What should have happened
Either make the components fool proof to repair or send the engineer to replace the part in the first place.
Dell’s handling of the matter was good; there is clearly some learning to be had, but as Dell has been in the PC manufacturing business for some time now, you would have thought this type of incident would be resolved in an instant
“We guarantee this will fix it” – “If you job depends on it?” – “Well… no”
When I used the headphone port from the multi-card reader, I would heard electromagnetic interferance (EMI) . A quick Google found that a handful of people had reported it but no resolution was forthcoming.
I called Dell mentioning that the Dell engineer on his last visit agreed this was an EMI issue. Initial response from the CSR was “We don’t recommend you use the headphone socket – use the back of the soundcard instead”. Whilst this would resolve the issue, it wasn’t the point; You don’t supply a product to include features that are defective (as Apple discovered with the launch of the iPhone 4).
With the new motherboard, sound card and headphone connector replaced and the issue still occurring (hate to say I told you so…) I repeated my request to the Dell CSR that all we needed was either a shielded cable, or as we were now discovering, the power supply was also generating a lot of interference noise, so if they could send an alternate – not replacement – PSU.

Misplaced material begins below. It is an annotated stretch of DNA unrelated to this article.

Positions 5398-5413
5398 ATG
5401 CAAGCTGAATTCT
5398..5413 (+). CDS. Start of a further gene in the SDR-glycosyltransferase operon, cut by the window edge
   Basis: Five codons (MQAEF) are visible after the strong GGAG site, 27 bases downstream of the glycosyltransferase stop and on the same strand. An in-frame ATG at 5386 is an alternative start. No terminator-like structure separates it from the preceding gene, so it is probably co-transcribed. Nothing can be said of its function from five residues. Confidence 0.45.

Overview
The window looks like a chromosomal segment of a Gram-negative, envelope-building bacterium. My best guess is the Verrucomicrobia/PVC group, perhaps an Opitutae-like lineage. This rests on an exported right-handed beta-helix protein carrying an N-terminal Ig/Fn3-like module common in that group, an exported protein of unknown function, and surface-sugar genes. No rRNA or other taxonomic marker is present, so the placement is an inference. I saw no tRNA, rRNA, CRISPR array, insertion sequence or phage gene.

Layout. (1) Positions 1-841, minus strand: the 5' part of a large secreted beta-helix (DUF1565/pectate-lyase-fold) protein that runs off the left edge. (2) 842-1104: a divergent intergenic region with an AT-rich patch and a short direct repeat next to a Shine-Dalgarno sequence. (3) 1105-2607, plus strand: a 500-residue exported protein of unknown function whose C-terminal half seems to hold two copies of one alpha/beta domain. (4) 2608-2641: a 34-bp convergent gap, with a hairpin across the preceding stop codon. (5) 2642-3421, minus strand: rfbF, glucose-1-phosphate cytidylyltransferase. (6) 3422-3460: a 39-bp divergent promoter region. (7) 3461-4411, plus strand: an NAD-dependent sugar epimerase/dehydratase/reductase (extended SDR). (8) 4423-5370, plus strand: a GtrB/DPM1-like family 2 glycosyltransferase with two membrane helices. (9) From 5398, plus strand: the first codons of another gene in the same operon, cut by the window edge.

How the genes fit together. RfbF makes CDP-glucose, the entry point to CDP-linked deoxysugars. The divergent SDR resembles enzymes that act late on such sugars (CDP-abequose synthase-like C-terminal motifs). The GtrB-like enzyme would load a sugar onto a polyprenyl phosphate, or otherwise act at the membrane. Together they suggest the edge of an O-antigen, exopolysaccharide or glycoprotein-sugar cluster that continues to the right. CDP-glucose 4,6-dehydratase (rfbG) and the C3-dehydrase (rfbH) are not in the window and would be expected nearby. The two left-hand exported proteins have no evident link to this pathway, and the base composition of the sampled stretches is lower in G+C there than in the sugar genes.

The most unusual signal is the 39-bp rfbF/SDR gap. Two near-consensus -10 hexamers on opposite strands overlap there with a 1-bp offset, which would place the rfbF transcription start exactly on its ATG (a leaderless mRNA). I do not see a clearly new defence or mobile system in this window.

Instead, Dell sent me a completely new computer promising “Don’t worry, we guarantee it will work no problem”. When asked “Would you say that if your job depended on it?”, the response was “OK, well, it should work”. The new unit arrivedahead of schedule and with the exact same issue.
Therefore I can only conclude that the Dell XPS9000 is supplied with a defective configuration and therefore I do not recommend buying this model – or any other model of Dell until they can resolve this. Additionally Dell never followed up on my requests to resolve this issue – I’ve grown accustomed to using it now, so I live with it, but pass this knowledge on to you, dear reader.
What should have happened
Dell missed the “customer is always right” step and my requests through the CSR team were met with “We agree with you but there’s no process to help you” or “My manager will call you back”. These are not acceptable ways of handling a customer issue.
Dell followed the scripted process, rather than the pragmatic process in this instance. An issue that could have been resolved and (probably) cheaper remains unresolved because of that scripted process. Understandably this process is in place so that Dell can employ people who don’t have such high skill levels as the traditional engineer ($), however there are exceptions to the rule and a more skilled resource should have been engaged to resolve – including the engineer who was on-site and more than capable.
Where do we go from here
I’m using this blog post as a means to a) make people aware of the issue b) make people aware that Dell’s resolution and customer service process is below par (though I did speak to some very nice, understanding people who’s hands were tied by the process c) to use social media tools to make my point. Maybe Dell will listen this time….